Many are the days when I make the comparison between having a human child and having three squawking, demanding, needy, inscrutable cats. I’m sure the real parents out there will set me straight in no time but before the voice of true parental authority comes down upon me, let me just say that at least you can train a human child to use the toilet. Cats? Not so much.
But wait, you say. Cats have a natural instinct when it comes to using a litter box. They are neat, clean creatures who take pains to cover their waste, unlike dogs, who are allowed and even encouraged to walk away from their mess without even a pang of responsibility. To you I say, meet Scully.
The reasons that I love Scully are numerous and deep. I have lugged her furriness around the country with me. She is my constant companion and we have been through a lot together. But when I got her from the MSPCA, she was depressed and that depression must have interfered with her natural litter box training, because in none of the places we have lived has she adhered to proper litter box etiquette.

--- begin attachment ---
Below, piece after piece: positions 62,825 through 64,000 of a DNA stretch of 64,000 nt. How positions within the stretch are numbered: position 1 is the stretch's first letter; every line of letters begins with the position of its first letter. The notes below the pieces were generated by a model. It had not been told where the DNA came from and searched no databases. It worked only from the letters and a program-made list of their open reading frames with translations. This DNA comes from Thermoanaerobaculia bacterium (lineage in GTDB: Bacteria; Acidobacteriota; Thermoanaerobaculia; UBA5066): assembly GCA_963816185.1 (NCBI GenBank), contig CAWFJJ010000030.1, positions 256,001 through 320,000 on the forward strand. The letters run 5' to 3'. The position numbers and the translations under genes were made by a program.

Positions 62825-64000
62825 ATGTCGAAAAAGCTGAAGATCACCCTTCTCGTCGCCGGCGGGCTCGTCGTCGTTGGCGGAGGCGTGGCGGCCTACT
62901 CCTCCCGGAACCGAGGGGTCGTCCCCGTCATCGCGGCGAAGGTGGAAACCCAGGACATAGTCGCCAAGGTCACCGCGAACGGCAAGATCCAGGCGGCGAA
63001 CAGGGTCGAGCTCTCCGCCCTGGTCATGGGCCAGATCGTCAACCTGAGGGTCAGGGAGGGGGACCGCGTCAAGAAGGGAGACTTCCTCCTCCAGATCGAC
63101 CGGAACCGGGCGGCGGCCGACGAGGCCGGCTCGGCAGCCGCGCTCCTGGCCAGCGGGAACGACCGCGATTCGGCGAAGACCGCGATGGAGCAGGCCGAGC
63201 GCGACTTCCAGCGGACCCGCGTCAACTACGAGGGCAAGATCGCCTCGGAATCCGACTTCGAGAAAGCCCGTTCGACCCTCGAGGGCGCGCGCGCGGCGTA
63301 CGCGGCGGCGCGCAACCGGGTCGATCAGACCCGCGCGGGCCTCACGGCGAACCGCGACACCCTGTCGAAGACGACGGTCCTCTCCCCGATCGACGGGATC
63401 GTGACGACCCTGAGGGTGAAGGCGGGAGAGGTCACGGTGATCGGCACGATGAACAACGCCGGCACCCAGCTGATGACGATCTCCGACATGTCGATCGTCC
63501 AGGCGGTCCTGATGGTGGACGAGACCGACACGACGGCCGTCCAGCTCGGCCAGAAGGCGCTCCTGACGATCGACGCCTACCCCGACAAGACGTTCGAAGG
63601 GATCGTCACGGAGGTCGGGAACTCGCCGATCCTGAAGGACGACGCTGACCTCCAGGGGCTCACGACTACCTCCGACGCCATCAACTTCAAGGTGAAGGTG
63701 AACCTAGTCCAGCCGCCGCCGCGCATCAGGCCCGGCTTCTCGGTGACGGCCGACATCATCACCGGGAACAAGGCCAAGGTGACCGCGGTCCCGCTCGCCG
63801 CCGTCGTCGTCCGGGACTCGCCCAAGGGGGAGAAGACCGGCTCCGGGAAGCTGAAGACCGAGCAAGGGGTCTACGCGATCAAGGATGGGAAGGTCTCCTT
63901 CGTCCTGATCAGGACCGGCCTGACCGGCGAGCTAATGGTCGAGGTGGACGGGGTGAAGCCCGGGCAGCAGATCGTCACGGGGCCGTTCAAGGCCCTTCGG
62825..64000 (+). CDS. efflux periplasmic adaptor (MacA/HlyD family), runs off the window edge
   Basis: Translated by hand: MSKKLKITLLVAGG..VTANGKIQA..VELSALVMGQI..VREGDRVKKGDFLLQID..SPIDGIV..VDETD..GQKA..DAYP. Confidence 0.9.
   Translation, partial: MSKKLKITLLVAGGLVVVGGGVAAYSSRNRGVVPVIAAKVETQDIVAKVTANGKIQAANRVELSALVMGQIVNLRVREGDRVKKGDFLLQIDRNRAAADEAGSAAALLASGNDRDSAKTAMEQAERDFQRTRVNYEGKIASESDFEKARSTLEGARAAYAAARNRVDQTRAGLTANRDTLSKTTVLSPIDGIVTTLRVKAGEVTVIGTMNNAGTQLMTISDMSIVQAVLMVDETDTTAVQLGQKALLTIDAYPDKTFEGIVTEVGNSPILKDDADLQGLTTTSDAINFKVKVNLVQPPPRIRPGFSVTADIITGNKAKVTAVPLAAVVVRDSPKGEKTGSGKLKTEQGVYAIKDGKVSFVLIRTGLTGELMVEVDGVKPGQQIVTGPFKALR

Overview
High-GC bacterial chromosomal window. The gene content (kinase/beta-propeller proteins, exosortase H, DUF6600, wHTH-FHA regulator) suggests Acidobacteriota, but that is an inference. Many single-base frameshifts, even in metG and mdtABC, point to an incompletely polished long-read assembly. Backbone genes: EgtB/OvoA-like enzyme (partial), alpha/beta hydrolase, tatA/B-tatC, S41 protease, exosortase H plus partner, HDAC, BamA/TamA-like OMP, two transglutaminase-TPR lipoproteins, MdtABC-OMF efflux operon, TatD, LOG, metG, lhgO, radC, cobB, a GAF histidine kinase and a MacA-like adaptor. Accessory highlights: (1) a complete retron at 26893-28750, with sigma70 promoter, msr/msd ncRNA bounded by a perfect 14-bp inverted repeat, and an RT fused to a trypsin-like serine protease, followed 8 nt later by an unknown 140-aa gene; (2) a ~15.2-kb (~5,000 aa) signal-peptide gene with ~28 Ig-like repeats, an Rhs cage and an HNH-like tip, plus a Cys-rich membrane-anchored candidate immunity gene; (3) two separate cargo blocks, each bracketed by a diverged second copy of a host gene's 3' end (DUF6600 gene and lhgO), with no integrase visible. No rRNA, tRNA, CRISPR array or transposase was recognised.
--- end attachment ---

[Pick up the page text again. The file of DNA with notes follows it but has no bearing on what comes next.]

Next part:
In addition to her other quirks, Scully can’t stand sharing a box with other cats. This is a major problem, as we live with two other cats, one of whom insists on using Scully’s box because it’s THERE. To combat the inevitable accidents, I’ve bought every non-ammonia based cleaner I can find. Last month I finally bought a pack of those puppy training pads to try and keep the accidents under control. But after several weeks of repeated incidents, I finally broke out the big guns and declared a War on Cat Pee.
My strategy entails the following:
1. a clear vinyl shower curtain, doubled over and duct taped to the floor and the wall
2. a layer of absorbent Arm & Hammer dog training pads
3. an easy to clean jute rug to keep the boxes in place and prevent scratching of the other layers
4. two cat boxes, cleaned and liberally dosed with Arm & Hammer cat litter deodorizer
We’ll see how the opposing forces react to my tactics.